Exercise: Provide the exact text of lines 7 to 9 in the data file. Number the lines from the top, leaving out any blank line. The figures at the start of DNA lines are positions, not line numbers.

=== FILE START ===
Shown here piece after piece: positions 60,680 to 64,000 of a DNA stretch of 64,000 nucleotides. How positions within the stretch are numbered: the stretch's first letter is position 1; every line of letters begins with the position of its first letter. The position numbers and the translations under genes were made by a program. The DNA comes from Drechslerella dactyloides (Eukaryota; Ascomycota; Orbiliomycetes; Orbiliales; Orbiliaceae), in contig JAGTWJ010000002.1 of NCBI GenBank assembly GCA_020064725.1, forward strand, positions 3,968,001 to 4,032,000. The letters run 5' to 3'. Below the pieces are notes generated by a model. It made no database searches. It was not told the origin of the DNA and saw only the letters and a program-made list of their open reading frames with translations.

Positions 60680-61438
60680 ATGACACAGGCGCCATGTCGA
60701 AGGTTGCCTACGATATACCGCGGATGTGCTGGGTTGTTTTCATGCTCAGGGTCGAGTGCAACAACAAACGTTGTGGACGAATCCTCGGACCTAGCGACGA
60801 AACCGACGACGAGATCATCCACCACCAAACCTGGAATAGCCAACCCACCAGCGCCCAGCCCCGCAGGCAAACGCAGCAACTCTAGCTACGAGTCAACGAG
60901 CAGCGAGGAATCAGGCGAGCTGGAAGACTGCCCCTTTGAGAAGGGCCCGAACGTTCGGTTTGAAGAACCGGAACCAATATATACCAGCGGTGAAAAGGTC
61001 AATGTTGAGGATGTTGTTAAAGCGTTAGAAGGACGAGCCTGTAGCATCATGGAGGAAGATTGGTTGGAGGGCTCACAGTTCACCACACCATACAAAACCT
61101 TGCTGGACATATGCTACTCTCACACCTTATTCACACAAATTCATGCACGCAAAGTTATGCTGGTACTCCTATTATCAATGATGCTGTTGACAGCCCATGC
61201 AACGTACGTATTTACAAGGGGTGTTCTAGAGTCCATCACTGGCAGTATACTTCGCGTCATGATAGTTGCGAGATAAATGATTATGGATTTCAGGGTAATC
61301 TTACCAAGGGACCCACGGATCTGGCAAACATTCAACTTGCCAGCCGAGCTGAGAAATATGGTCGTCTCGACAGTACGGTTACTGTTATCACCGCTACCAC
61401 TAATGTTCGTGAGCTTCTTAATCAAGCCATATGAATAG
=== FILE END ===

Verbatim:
61001 AATGTTGAGGATGTTGTTAAAGCGTTAGAAGGACGAGCCTGTAGCATCATGGAGGAAGATTGGTTGGAGGGCTCACAGTTCACCACACCATACAAAACCT
61101 TGCTGGACATATGCTACTCTCACACCTTATTCACACAAATTCATGCACGCAAAGTTATGCTGGTACTCCTATTATCAATGATGCTGTTGACAGCCCATGC
61201 AACGTACGTATTTACAAGGGGTGTTCTAGAGTCCATCACTGGCAGTATACTTCGCGTCATGATAGTTGCGAGATAAATGATTATGGATTTCAGGGTAATC